Did you know that 40% of homeless youth identify themselves as LGBT. This is a staggering number of teens and young adults who like Nicholas above, may have become homeless because they identify as LGBT. In our role as parents and caring adults we may have to stop and think about how we view our teens and young adults and decide if we are really accepting them for who they are and not trying to put them into an image of what we want them to be.
Samuel was twenty years old when I met him, and I was immediately curious by the way he carried himself. He had almost perfect posture except he rarely looked up from his lap. His shoulders were broad, his jaw square, and he had a voice deep. If I had passed him on the street, I might have mistaken him for a grown adult. He spoke infrequently, but passionately as he shared his thoughts or anecdotes from his life. Samuel entered foster care after a brief experience in the juvenile justice system. He bounced around group homes before he turned eighteen and decided that the only way he was going to get out was to enlist. He quickly realized that he was not well-suited for the army, but tried to persevere. Several months in, he was told he lacked certain necessary characteristics and was discharged. While awaiting exit, he was not allowed to use the phone or computer to make plans. When he was allowed to leave, he had nowhere to go.
In Samuel’s story, he seems to be the typical teen who gets into trouble and starts making decisions for his live based on what he knows and not with help or support from a parent or caring adult to help him transition from the juvenile justice system or the military.
These stories are not necessarily inspiring and we normally see, they are real situations that happened. We could hope that Nicholas wouldn’t have been in an abusive home and had a negative response to him telling his family he was gay and we could hope that Samuel had a better experience in foster care. But, I think they are inspiring in the fact that these teens got into situations where becoming homeless was the only option available to them that they could see and they took it. In next week’s post, I will talk about a resource that can help teens when they find themselves in this situation.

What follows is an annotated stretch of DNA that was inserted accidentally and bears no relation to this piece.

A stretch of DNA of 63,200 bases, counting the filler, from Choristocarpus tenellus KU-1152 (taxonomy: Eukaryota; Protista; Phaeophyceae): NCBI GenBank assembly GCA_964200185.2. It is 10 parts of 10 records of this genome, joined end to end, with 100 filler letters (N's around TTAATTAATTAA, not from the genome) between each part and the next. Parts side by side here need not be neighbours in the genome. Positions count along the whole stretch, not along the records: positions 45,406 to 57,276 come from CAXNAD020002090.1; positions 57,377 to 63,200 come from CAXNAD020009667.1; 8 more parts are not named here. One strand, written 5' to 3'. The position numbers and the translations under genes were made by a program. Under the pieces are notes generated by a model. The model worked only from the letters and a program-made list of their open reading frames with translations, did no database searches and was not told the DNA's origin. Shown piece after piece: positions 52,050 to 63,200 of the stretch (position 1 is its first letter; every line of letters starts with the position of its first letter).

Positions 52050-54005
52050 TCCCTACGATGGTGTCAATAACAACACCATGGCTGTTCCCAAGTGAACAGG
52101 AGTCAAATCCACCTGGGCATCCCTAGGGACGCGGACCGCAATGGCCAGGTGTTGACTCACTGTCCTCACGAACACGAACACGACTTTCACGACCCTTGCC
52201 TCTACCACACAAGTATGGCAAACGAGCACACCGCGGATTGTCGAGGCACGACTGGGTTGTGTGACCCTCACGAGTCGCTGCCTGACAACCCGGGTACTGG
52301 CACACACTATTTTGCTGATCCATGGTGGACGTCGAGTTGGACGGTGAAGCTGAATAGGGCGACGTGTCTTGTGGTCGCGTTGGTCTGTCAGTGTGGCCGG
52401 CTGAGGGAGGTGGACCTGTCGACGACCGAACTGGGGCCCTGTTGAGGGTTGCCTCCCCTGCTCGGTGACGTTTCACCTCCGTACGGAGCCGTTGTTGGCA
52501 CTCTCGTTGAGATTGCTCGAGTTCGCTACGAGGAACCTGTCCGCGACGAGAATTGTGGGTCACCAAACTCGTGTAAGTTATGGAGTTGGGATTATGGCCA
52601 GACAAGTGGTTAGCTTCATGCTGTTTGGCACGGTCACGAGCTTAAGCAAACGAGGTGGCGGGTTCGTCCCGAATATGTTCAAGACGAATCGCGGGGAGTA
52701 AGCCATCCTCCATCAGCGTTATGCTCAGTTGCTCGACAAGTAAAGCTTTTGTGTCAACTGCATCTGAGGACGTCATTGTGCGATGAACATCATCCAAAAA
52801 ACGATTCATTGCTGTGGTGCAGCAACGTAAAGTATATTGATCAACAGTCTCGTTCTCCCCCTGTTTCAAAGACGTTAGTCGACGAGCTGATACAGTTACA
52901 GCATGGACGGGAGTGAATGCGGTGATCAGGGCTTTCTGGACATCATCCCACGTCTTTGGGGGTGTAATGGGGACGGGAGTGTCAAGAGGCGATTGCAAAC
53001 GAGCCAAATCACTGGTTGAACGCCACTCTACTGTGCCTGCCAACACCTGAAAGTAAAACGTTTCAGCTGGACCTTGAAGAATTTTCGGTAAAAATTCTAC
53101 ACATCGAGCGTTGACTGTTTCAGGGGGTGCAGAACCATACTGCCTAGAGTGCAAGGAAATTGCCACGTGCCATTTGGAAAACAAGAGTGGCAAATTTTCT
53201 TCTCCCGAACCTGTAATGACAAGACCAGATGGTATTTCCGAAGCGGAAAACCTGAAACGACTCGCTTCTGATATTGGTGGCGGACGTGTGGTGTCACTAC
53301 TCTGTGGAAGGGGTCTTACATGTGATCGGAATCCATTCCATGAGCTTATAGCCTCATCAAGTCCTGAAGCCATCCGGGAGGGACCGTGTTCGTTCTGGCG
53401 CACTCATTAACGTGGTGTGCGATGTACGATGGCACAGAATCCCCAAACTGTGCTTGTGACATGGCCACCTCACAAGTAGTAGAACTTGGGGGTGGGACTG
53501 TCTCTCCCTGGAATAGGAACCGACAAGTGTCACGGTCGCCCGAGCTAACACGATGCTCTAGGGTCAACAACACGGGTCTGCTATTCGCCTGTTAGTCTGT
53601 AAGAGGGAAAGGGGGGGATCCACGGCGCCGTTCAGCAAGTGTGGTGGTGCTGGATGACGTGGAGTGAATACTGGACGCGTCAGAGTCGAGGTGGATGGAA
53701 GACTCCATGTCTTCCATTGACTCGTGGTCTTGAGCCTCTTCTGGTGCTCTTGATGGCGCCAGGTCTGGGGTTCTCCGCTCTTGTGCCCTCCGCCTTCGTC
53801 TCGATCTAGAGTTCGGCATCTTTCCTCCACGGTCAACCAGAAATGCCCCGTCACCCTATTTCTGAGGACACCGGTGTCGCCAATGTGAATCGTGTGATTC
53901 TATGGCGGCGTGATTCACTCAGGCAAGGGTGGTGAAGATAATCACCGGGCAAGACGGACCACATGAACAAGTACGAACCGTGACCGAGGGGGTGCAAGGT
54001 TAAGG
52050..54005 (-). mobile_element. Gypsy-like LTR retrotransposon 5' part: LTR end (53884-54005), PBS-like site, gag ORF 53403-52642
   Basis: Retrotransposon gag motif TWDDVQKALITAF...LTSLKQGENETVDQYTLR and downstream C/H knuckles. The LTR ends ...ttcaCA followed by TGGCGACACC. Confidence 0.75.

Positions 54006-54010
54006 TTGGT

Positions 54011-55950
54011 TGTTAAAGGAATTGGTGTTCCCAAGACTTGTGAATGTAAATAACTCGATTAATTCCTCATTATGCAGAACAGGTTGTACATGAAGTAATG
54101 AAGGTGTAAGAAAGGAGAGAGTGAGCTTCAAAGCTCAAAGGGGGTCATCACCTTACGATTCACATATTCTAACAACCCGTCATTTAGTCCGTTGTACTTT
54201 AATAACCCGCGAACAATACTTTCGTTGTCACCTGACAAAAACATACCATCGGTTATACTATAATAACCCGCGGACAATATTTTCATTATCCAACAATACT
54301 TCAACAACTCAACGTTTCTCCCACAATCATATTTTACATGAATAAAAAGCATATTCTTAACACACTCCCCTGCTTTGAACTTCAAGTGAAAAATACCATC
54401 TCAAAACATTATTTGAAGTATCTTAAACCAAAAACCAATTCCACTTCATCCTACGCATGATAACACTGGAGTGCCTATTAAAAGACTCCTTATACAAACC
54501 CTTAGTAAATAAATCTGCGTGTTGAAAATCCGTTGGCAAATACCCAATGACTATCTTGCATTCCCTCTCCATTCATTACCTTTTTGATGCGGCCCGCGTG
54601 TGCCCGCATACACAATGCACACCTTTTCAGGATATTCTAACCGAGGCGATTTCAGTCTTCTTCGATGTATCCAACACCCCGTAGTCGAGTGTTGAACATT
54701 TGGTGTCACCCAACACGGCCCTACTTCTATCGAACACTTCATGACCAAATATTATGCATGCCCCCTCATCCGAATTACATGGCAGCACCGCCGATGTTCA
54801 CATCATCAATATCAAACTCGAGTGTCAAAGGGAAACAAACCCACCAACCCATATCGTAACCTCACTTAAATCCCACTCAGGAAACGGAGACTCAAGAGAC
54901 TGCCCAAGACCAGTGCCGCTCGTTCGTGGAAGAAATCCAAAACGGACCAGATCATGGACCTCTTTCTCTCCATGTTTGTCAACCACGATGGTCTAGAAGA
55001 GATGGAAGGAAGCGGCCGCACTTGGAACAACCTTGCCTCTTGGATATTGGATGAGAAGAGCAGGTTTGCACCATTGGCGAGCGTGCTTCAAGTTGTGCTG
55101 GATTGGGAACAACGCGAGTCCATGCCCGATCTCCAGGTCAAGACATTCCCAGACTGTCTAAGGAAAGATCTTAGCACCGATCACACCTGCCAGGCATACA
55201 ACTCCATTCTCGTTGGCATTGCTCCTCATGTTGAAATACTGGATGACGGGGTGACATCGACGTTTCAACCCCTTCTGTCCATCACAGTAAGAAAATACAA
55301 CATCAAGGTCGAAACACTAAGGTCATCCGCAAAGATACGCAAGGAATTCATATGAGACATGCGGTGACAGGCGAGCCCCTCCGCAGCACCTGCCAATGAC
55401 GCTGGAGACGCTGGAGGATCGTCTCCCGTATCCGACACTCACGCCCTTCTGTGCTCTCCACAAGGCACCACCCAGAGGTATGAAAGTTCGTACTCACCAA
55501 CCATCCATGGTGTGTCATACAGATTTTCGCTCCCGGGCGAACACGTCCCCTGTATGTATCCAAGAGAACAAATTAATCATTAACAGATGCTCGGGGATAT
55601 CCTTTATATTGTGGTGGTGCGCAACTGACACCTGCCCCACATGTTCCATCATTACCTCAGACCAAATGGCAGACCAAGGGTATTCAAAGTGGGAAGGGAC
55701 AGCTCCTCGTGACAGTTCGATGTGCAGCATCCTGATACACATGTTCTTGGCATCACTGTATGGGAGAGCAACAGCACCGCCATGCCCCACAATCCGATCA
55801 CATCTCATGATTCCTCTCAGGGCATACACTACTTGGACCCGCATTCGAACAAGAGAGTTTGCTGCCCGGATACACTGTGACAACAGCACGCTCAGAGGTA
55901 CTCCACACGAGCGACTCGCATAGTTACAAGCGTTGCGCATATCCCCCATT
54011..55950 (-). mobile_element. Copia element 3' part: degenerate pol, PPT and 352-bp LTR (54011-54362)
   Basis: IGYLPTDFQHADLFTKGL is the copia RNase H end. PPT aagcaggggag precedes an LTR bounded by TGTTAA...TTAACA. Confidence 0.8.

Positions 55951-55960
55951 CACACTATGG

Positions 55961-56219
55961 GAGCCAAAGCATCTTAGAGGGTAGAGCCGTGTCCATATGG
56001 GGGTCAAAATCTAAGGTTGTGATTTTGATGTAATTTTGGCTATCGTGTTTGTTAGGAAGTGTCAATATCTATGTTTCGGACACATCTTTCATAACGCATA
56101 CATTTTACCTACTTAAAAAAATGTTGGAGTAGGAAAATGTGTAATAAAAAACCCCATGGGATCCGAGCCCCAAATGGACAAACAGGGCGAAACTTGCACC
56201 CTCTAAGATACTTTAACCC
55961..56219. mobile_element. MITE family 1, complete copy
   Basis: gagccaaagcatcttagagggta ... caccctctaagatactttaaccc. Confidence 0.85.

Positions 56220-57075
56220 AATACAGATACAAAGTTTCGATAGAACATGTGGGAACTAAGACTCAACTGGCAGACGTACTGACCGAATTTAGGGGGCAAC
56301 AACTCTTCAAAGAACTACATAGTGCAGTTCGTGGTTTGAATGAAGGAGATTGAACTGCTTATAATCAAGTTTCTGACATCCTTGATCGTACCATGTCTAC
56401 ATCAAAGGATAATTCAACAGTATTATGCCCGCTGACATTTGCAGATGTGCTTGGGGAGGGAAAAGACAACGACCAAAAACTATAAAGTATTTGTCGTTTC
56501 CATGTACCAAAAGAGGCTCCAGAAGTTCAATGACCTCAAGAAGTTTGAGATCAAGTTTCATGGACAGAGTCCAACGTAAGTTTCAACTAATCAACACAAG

What can we do to help?
These stories should inspire us to want to do something to help. Like I talked about in last week’s post, Teen Challenge – Teen Homelessness, youth and young adults need stable housing, supportive connections to caring adults, and access to mainstream services that may place them on a path to long-term success. Reunifying youth with family or a support system, when safe and appropriate, should be at the core of any approach.
We need to make these services available to the teens who need them and not get caught up in definitions of who qualifies and who doesn’t. All teens should have a chance to be successful and should be able to have access to help to get there.
But like some of the other issues that teens face, open communication with their parents and caring adults could go a long way to reducing the numbers of teens who are homeless in the first place. But, both teens and adults in these cases must be open to listening to each other, make compromises and seek outside intervention where appropriate.
The Way Series on sale next week
Looking for a couple of good teen coming-of-age reads focusing on teen challenges? Check out The Way Series on sale November 28- 30, 2022! Grab a copy of either The Hard Way or Shawn’s Way e-book for just 99 cents! It’s a perfect way to catch up before the third book, The Street’s Way, is released in 2023! And its a great gift idea for that teen or young adult who likes to read books in a digital format.
Follow this link to my books tab to learn more about the series and to pick up your copies!